Integrated photonics for on-chip signaling
Chip-scale optical interconnections based on photonic integrated circuits offer many advantages over electrical interconnections. These advantages include relaxed interconnection latency, wide bandwidth, high resistance to electromagnetic interference, and low power consumption.1 Silicon photonics represents a promising technology with which to address the ever-increasing challenges of future on-chip optical interconnections. Their compactness enables high-density integration and their compatibility with CMOS platforms should enable low-cost mass production.2 On-chip signaling with digital and analog modulation signals using ultra-compact integrated photonic devices represents one of the key technologies on the road to chip-scale optical interconnections.
To demonstrate the on-chip signaling of advanced multi-carrier multi-level modulation signals, we employed silicon microring resonators and silicon vertical slot waveguides.3, 4 These waveguides were fabricated by electron beam lithography and inductively coupled plasma etching on a silicon-on-insulator wafer. Figures 1(a–d) show scanning electron microscope (SEM) images of the waveguide cross-section, microring structure, coupling region, and grating coupler, respectively. Using these silicon microring resonators, we were able to demonstrate on-chip data transmission with advanced multi-carrier multi-level modulation signals (e.g., orthogonal frequency division multiplexing based on offset quadrature amplitude modulation, OFDM/OQAM).3 Low-penalty data transmission of OFDM/OQAM at modulation orders of 64, 128, 256, and 512 (64-QAM, 128-QAM, 256-QAM, and 512-QAM) were achieved. The measured bit error rate (BER) curves as a function of received optical signal-to-noise ratio (OSNR) for the 64-QAM and 512-QAM can be seen in Figure 1(e) and (f). The OSNR penalty is 1.7dB at a BER of 2×10−3 for 64-QAM (the threshold for the enhanced forward error correction, EFEC). The OSNR penalty is less than 3.3dB at a BER of 2×10−2 for 512-QAM (the threshold for the 20% FEC overhead). Figure 2(a–d) shows the SEM images of the grating coupler, mode converter between strip and slot waveguides, the bending region, and the slot region of the silicon vertical slot waveguide. Using the silicon vertical slot waveguides, we realized data transmission of wavelength-division multiplexed (WDM) OFDM 16-QAM signals.4 Additionally, we achieved ultra-wide-bandwidth 1.8Tbit/s (161 WDM, 11.2Gbit/s OFDM 16-QAM) data transmission through 1, 2, 3.1, and 12.2mm-long silicon vertical slot waveguides: see Figure 2(e) and (f). After propagating through these waveguides, all 161 WDM channels achieved a BER of less than 1×10−3. We also designed and fabricated a vertical hybrid plasmonic waveguide assisted by two tapers, allowing efficient coupling between the hybrid plasmonic and dielectric modes. We achieved successful on-chip 1.8Tbit/s (161 WDM channel, 11.2Gbit/s OFDM 16-QAM) signaling through this waveguide.5
In addition to on-chip signaling of advanced modulation signals, we were able to experimentally evaluate the on-chip analog signaling performance in silicon strip waveguides, microring resonators, and photonic crystal cavities.6, 7 We analyzed the performance of on-chip analog signal transmission using the silicon strip waveguides. Slight degradations of second- and third-order harmonic distortion (SHD and THD, respectively), and of second- and third-order intermodulation were observed with the increase of waveguide length and optical input power. These impairments may have been induced by nonlinearities, such as two-photon absorption and free-carrier absorption. The resonance of the silicon microring resonator and photonic crystal cavity causes a notch power transfer function at the resonance wavelength (i.e., notch filtering): see insets of Figure 3(c) and (d).6,7 When the input signal wavelength falls into the 3dB bandwidth of the microring resonator and photonic crystal cavity, especially near the notch resonance wavelength, we observed a reduction of the spurious-free dynamic range (the radio frequency—RF—input power range at the left and right boundaries of which the fundamental RF power and SHD/THD power are equal to the noise floor). This shows that the analog signal transmission performance through the microring resonators and photonic crystal cavities is mainly affected by the notch filtering effect.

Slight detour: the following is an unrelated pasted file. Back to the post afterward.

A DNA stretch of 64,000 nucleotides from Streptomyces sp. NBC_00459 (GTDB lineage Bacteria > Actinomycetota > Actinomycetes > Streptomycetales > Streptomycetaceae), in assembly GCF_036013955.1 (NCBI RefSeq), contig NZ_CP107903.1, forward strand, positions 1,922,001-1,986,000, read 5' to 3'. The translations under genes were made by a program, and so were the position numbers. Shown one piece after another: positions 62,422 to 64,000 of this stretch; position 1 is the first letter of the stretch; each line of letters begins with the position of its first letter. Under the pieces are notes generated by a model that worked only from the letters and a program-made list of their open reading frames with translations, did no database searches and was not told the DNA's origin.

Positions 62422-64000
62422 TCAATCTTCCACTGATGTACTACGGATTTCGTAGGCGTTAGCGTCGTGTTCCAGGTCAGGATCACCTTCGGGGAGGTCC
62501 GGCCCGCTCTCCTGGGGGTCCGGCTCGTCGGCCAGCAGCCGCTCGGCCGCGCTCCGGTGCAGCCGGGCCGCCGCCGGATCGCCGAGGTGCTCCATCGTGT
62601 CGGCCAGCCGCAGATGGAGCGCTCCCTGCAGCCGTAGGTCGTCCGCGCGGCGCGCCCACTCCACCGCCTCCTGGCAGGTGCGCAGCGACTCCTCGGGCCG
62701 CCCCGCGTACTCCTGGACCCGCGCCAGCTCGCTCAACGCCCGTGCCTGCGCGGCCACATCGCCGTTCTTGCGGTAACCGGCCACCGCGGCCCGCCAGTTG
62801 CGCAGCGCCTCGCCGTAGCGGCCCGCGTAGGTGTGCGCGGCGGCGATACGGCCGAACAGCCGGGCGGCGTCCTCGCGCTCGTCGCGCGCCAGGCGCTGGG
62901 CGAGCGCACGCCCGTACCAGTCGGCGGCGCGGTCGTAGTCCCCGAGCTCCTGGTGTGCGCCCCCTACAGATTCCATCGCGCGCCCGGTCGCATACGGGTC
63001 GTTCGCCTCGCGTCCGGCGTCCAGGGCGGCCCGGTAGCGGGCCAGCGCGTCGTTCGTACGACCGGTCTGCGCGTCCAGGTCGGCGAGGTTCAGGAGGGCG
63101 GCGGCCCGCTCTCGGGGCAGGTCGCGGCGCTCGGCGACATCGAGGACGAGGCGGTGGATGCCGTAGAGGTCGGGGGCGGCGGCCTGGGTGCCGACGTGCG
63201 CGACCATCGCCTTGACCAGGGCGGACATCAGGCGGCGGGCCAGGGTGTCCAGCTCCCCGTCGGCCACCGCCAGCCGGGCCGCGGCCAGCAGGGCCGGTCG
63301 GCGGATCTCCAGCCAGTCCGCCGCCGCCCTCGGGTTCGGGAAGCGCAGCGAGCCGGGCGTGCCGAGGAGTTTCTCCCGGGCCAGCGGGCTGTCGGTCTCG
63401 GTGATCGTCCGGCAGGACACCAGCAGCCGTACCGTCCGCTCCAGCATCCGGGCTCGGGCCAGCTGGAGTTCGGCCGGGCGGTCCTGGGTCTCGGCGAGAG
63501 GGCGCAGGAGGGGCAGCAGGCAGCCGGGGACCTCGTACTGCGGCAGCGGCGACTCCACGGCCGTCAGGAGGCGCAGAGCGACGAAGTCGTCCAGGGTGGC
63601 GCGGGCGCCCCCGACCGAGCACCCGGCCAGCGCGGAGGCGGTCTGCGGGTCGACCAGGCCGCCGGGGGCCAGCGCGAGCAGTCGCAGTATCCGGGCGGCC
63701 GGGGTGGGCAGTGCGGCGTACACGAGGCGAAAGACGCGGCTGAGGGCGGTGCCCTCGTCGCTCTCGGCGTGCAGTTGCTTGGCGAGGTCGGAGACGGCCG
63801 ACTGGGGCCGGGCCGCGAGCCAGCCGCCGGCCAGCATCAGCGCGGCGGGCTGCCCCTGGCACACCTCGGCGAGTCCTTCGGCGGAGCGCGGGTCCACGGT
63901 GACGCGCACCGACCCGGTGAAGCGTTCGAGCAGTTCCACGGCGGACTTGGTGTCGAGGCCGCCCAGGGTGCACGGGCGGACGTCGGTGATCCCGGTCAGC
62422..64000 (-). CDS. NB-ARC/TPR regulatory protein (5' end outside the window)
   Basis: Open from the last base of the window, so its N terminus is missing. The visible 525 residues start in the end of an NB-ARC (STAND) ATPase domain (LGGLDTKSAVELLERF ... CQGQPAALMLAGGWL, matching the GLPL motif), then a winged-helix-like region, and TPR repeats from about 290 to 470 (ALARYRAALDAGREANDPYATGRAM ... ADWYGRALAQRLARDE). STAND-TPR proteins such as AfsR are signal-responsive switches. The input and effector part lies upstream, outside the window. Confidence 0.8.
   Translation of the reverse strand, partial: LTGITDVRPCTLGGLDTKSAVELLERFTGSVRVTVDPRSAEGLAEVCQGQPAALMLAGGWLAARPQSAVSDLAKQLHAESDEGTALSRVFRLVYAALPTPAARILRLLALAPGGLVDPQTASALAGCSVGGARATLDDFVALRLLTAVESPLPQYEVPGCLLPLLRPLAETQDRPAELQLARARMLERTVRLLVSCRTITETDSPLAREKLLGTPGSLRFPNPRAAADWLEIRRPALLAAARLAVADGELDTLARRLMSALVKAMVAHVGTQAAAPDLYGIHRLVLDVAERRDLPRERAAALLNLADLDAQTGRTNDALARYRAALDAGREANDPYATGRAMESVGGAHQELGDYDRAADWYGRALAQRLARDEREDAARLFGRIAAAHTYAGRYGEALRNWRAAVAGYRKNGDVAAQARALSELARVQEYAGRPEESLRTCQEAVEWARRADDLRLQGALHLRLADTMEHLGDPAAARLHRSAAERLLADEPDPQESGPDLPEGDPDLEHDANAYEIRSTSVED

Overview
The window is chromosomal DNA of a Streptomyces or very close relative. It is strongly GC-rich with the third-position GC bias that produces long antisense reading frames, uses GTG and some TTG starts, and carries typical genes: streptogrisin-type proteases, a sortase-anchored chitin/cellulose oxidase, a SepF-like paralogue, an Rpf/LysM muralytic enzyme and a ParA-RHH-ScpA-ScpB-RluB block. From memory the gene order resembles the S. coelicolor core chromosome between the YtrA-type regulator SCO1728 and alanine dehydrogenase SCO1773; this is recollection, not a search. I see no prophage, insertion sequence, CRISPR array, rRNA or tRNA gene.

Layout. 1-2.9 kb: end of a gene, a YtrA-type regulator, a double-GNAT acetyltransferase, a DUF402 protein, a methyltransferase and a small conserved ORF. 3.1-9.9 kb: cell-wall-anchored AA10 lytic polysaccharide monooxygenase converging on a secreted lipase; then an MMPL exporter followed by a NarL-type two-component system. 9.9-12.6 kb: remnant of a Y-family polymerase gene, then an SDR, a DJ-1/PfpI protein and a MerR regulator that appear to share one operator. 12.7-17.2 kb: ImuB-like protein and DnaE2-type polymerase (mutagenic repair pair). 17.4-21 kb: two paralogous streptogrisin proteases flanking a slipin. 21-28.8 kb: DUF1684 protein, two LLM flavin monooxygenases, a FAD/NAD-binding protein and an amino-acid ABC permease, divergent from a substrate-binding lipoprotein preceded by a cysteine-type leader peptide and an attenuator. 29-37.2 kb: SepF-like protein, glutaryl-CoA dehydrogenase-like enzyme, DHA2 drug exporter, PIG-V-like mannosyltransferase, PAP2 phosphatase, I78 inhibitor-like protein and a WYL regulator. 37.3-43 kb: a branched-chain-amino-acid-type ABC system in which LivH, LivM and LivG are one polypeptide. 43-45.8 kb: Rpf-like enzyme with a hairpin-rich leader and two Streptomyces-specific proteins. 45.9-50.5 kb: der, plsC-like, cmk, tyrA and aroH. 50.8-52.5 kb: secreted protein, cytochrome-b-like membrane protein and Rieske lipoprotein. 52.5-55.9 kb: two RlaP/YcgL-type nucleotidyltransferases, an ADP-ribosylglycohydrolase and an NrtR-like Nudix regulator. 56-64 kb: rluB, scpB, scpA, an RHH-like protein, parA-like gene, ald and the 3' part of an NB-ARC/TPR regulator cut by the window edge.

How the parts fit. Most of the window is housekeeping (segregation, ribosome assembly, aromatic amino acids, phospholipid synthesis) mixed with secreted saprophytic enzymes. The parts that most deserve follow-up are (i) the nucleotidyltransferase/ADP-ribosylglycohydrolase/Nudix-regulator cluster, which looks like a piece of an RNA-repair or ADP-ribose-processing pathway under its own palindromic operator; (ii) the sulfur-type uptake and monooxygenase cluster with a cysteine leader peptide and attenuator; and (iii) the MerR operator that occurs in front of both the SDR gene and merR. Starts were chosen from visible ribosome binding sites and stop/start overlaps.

In summary, we have successfully demonstrated on-chip signaling with ultra-compact integrated silicon photonic devices. We achieved on-chip terabit-scale digital signal transmission and low-distortion analog signal transmission with favorable performance. With increasing demand for chip-scale digital/analog signaling and recent progress in the fabrication of nanophotonic devices, these experiments have shown great potential for on-chip photonic interconnection applications. Besides on-chip signaling, we are also working toward on-chip photonic signal processing functions—such as on-chip wavelength conversion, multiplexing/demultiplexing, data exchange, computing and coding/decoding—which are widely desired in the development of chip-scale photonic interconnection applications.
This work was supported by the National Natural Science Foundation of China (NSFC) under grants 61222502 and 61077051, the Program for New Century Excellent Talents in University (NCET-11-0182), the Wuhan Science and Technology Plan Project under grant 2014070404010201, the Fundamental Research Funds for the Central Universities (HUST) under grants 2012YQ008 and 2013ZZGH003, and the seed project of Wuhan National Laboratory for Optoelectronics (WNLO).
Jian Wang is a professor and Chutian Scholar. He received support from the New Century Excellent Talents in University Award in 2011 and China National Funds for Excellent Young Scientists in 2012.